After the second battle (link) and the destruction of the bridge by French engineers, I felt that Capitaine Forchette's fortunes were, if not exactly rebounding, at least recovering. The loss of the bridge meant that the British, under Captain Kentmere would need to spend an entire campaign turn (Turn 3) negotiating passage of the river and rebuilding the bridge. The next battle north of the bridge would thus take place in Turn 4. This afforded the French some breathing room during which they could recover most (if not all) of their wounded.
And so, Capitaine Forchette would field four groups of infantry (all somewhat depleted), two groups of skirmishers and a group of engineers. The latter would be of doubtful value, as these would be needed if a battle were to be fought at the next river crossing. This French force was small but, I thought, good enough to inflict some damage on the British. I was under no illusions that I could hold out and win this battle. My hope was to inflict maximum damage and then scurry away north to the next river crossing, where I could delay and harass as I had done in Turn 2.
The British force had lost one group of infantry but had been bolstered by the addition of the Spanish guerrilleros. An artillery Big Man had also joined Captain Kentmere's command. Vidal rolled up 12 support points and chose to add a light gun and crew and an extra 8-figure group of infantry (effectively replacing the group lost earlier). With only half of Vidal's support points for the battle, I chose 8 inches of breastworks, a secondary deployment point, a physic, and a holy man.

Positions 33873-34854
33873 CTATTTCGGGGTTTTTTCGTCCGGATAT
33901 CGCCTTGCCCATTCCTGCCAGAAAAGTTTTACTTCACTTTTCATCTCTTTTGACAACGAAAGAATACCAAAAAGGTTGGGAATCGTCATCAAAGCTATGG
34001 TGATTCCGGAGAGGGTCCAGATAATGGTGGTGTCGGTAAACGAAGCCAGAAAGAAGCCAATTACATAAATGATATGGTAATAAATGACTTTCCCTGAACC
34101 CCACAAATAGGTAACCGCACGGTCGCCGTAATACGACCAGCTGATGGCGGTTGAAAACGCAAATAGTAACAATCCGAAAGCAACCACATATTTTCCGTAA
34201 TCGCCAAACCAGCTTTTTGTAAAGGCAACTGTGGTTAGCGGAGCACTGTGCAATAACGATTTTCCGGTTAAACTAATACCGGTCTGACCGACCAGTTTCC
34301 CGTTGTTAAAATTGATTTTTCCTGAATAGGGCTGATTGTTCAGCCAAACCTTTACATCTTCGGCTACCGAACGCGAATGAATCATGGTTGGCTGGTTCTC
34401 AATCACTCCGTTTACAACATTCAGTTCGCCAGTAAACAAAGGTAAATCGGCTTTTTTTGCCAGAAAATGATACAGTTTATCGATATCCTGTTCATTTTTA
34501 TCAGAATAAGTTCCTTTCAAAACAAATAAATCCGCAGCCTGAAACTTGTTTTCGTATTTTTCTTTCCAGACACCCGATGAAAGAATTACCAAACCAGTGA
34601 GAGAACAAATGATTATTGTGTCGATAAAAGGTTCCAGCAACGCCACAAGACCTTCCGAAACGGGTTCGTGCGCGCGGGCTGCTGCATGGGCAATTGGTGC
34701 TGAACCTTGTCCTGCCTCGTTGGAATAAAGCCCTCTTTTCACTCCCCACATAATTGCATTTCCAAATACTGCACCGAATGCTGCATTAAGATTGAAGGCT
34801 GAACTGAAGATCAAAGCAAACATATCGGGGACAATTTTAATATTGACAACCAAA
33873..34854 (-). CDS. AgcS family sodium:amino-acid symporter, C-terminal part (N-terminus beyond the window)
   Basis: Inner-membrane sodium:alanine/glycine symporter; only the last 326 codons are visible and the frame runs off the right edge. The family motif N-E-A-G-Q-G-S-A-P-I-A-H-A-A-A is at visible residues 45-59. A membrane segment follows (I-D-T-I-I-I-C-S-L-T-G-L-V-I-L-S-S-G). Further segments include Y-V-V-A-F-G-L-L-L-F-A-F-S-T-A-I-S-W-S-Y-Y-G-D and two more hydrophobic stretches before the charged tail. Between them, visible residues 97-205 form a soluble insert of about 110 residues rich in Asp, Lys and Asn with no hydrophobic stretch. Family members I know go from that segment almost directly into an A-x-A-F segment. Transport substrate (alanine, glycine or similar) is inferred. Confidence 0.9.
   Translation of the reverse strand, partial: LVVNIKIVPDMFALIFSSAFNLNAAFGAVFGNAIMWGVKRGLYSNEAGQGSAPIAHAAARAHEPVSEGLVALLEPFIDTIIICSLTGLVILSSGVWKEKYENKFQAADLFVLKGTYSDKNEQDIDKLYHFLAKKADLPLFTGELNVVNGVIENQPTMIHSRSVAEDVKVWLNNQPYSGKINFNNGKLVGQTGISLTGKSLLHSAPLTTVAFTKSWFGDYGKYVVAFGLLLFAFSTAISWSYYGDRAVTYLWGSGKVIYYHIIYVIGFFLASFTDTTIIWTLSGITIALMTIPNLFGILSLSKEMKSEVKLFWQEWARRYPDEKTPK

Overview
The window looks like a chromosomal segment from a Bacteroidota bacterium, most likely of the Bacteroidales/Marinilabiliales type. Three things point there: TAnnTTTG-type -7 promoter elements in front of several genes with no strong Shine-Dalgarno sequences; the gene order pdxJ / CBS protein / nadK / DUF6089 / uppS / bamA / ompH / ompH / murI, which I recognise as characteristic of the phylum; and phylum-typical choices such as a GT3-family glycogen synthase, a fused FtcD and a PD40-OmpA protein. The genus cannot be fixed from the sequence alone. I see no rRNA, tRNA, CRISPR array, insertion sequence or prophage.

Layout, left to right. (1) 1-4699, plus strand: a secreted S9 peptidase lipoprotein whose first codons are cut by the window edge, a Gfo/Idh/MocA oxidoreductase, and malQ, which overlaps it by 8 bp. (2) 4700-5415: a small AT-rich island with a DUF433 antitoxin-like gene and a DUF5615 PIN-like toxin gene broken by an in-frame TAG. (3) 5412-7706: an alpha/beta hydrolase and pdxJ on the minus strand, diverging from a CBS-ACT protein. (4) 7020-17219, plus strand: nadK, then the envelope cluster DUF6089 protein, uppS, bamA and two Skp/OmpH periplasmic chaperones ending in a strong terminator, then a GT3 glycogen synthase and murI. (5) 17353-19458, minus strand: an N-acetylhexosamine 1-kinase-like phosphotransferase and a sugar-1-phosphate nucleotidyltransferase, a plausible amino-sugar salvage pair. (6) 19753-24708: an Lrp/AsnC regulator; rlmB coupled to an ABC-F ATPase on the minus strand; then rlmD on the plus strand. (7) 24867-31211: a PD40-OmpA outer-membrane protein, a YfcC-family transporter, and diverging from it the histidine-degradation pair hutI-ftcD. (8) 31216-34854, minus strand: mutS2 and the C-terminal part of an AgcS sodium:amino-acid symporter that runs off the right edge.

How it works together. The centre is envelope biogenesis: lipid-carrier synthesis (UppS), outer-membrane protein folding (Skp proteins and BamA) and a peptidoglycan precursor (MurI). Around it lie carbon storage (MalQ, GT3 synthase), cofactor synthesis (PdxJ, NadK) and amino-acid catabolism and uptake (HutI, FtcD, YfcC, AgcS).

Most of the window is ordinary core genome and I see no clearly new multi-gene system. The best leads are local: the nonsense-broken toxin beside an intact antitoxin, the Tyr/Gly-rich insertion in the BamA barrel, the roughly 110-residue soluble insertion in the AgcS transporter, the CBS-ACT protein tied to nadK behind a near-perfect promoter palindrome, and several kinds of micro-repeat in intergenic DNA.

I chose to spend points on the breastworks because I thought they would be a counter to the considerable firepower of the British line infantry (not to mention the damned rifle units!). While it's true that fortifications can mitigate the effect of incoming fire.... it's equally true that they anchor your own forces and make them relatively immobile. In other words, they become sitting ducks!
As Capitaine Forchette was shaking off the morning cob-webs and seeing that his men were prepared for battle, his aide cautiously informed him that an entire group of infantry had, during the night, deserted to the enemy! In the immediate context, this meant the French force, already depleted, would now be down to three under-strength line infantry groups for the upcoming battle. In a broader context, this 6-figure group of French line infantry now permanently joins the British force, albeit with all characteristics removed and designated as Weedy Coves (perhaps a Légion étrangère?).
Campaign Note: This situation was caused by Vidal's chance card draw and a die roll of 6 (of course)...